University of Surrey

Test tubes in the lab Research in the ATI Dance Research

A comparison of Tc-99m sestamibi and Tc-99m tetrofosmin for the assessment of mild to moderate coronary artery disease by dipyridamole SPECT imaging.

Soman, Prem. (2000) A comparison of Tc-99m sestamibi and Tc-99m tetrofosmin for the assessment of mild to moderate coronary artery disease by dipyridamole SPECT imaging. Doctoral thesis, University of Surrey (United Kingdom)..

Full text is not currently available. Please contact sriopenaccess@surrey.ac.uk, should you require it.

Abstract

Animal studies have demonstrated a lower myocardial extraction fraction and earlier "roll-off' in the myocardial uptake of Tc-99m tetrofosmin compared to Tc-99m sestamibi, giving rise to concerns that the consequent reduction in defect contrast could result in underestimation of perfusion defects by Tc-99m tetrofosmin. There are no large studies comparing the two agents in the same group of patients. It has been suggested that differences between these two agents are most likely to manifest in the setting of mild to moderate coronary disease, where defect contrast is already relatively low, and during the use of vasodilator stress where the higher rates of myocardial blood flow induced make tracer roll off more likely. Accordingly, in this prospective, two-centre (UK and Canada) study, 81 carefully chosen patients with mild to moderate coronary stenosis (50-90% stenosis in up to 2 major epicardial vessels, no previous myocardial infarction) and 7 patients with less than 5% probability of coronary disease underwent dipyridamole SPECT imaging with Tc-99m sestamibi and Tc-99m tetrofosmin in random order. Images were interpreted blindly by a panel of independent, experienced readers, and were analysed visually to determine the presence of perfusion defects and reversibility, and quantitatively using the CEqual programme to detemine defect extent and severity. Two additional readers undertook a second blinded reading of the scans of patients recruited by the UK centre. These were also analysed using the Liege quantitative programme. This subgroup analysis was intended to serve as a control to corroborate the results of the larger study. Tc-99m sestamibi detected reversible perfusion defects in 365 segments compared with 285 by Tc-99m tetrofosmin (p<0.0001), and demonstrated a larger extent of perfusion defect as determined by the percentage of left ventricular myocardium involved (mean +/- SD, 15.8%+/- 12.3 and 12% +/-11.9 for Tc-99m sestamibi and Tc-99m tetrofosmin, respectively, p<0.03). The defect /normal wall ratio was significantly lower with Tc-99m sestamibi (0.60 +/- 0.15) compared to Tc-99m tetrofosmin (0.73 +/- 0.14, p = 0.01) indicating better defect contrast with Tc-99m sestamibi. In addition, Tc-99m sestamibi more often correctly predicted the presence of disease in more than one coronary artery. Diagnostic sensitivity was 63% and 58% for Tc-99m sestamibi and Tc-99m tetrofosmin, respectively (p=0.09), and the accuracy for detection of disease in individual coronary tenitories was similar. There was overall concordance of 78% (Kappa =0.67) and 86% (kappa = 0.67) for categorisation of scans and individual segments, respectively, as normal, reversible and fixed. The quality of images produced by the two agents was comparable. Such differences in ability of two commonly used perfusion tracers to determine the presence, extent and severity of reversible perfusion defects could have significant diagnostic and prognostic implications.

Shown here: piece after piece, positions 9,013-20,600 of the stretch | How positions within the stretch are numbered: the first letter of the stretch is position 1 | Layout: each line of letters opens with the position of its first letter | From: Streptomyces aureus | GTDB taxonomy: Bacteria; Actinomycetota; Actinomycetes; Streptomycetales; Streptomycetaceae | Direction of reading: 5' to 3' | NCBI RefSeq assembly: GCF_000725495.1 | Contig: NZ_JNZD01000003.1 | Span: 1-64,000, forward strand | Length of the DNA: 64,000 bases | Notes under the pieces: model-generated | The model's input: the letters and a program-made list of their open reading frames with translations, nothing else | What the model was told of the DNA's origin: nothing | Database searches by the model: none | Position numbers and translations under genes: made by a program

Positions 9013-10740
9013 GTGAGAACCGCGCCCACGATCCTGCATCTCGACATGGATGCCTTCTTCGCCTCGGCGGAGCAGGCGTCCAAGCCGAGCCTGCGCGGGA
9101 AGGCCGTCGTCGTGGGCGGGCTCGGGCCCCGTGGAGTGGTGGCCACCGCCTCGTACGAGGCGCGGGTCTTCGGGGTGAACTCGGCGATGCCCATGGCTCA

Item Type: Thesis (Doctoral)
Divisions : Theses
Authors :
NameEmailORCID
Soman, Prem.UNSPECIFIEDUNSPECIFIED
Date : 2000
Contributors :
ContributionNameEmailORCID
http://www.loc.gov/loc.terms/relators/THSUNSPECIFIEDUNSPECIFIEDUNSPECIFIED
Depositing User : EPrints Services
Date Deposited : 09 Nov 2017 12:16
Last Modified : 09 Nov 2017 14:45
URI: http://epubs.surrey.ac.uk/id/eprint/844111

Actions (login required)

View Item View Item

Downloads

Downloads per month over past year


Information about this web site

© The University of Surrey, Guildford, Surrey, GU2 7XH, United Kingdom.
+44 (0)1483 300800